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Identification of neural stem and progenitor cell subpopulations using DC insulator-based dielectrophoresis.

  • Author(s): Liu, Yameng
  • Jiang, Alan
  • Kim, Estelle
  • Ro, Clarissa
  • Adams, Tayloria
  • Flanagan, Lisa A
  • Taylor, Thomas J
  • Hayes, Mark A
  • et al.
Abstract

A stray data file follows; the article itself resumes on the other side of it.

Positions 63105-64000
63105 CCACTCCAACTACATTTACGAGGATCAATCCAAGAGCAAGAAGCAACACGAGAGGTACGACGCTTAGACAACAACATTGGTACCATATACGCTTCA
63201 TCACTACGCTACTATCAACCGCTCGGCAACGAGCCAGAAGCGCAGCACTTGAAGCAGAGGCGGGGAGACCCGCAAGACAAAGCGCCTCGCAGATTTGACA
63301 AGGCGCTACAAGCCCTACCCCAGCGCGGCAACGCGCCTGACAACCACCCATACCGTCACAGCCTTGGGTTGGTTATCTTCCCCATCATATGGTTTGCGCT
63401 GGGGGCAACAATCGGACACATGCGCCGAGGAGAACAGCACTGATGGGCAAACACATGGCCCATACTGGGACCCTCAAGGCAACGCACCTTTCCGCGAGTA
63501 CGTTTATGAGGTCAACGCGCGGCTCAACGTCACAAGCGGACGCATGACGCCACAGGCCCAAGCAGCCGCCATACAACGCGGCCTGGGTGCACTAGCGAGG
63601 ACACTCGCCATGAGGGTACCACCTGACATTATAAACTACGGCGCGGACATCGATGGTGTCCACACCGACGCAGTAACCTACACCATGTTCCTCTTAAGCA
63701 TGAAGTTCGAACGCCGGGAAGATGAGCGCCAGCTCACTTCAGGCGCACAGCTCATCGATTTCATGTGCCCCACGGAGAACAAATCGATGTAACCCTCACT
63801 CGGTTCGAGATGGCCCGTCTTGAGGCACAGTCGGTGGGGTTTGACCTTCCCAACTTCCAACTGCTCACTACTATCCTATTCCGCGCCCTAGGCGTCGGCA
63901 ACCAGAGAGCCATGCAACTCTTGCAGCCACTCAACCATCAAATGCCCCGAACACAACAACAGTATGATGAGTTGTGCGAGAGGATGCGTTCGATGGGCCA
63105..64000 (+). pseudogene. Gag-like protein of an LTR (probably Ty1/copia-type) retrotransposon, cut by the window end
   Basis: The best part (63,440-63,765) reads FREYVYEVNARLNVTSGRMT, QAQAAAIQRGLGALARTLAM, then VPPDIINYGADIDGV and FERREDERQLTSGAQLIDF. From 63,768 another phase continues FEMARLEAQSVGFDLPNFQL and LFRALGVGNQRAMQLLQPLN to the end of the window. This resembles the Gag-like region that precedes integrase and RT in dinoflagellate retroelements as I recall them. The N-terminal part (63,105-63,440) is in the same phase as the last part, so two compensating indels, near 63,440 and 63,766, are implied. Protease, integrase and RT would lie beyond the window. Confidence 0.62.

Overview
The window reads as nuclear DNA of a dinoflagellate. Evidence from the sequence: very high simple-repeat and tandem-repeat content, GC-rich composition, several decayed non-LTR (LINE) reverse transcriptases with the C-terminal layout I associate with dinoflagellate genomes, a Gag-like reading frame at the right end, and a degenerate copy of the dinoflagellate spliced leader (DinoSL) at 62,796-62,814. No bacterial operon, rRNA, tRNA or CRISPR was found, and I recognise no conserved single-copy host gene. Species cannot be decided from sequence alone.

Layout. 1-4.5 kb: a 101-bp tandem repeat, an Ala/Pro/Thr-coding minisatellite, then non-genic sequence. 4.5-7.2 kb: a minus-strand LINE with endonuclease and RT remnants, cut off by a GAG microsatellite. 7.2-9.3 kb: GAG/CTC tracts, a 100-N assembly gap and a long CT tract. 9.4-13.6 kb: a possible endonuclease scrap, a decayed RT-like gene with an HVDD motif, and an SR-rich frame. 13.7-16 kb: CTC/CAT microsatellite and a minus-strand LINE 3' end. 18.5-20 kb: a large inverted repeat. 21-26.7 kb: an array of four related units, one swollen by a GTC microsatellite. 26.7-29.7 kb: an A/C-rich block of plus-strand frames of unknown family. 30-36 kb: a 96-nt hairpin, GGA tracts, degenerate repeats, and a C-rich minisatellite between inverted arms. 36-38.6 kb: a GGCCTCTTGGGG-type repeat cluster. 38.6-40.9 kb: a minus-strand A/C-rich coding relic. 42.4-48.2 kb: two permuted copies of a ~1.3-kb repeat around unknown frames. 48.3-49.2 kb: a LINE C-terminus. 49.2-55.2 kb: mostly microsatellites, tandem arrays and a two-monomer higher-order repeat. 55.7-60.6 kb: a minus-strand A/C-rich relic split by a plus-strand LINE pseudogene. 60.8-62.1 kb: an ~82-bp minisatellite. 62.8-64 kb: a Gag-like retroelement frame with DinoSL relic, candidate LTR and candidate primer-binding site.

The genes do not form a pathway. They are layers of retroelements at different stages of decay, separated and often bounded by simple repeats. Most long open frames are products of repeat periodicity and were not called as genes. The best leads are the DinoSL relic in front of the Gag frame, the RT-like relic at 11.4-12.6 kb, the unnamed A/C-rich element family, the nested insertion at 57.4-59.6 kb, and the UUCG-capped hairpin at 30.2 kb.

Neural stem and progenitor cells (NSPCs) are an extremely important group of cells that form the central nervous system during development and have the potential to repair damage in conditions such as stroke impairment, spinal cord injury and Parkinson's disease degradation. Current schemes for separation of NSPCs are inadequate due to the complexity and diversity of cells in the population and lack sufficient markers to distinguish diverse cell types. This study presents an unbiased high-resolution separation and characterization of NSPC subpopulations using direct current insulator-based dielectrophoresis (DC-iDEP). The properties of the cells were identified by the ratio of electrokinetic (EK) to dielectrophoretic (DEP) mobilities. The ratio factor of NSPCs showed more heterogeneity variance (SD = 3.4-3.9) than the controlled more homogeneous human embryonic kidney cells (SD = 1.1), supporting the presence of distinct subpopulations of cells in NSPC cultures. This measure reflected NSPC fate potential since the ratio factor distribution of more neurogenic populations of NSPCs was distinct from the distribution of astrogenic NSPC populations (confidence level >99.9%). The abundance of NSPCs captured with different ranges of ratio of EK to DEP mobilities also exhibit final fate trends consistent with established final fates of the chosen samples. DC-iDEP is a novel, label-free and non-destructive method for differentiating and characterizing, and potentially separating, neural stem cell subpopulations that differ in fate.

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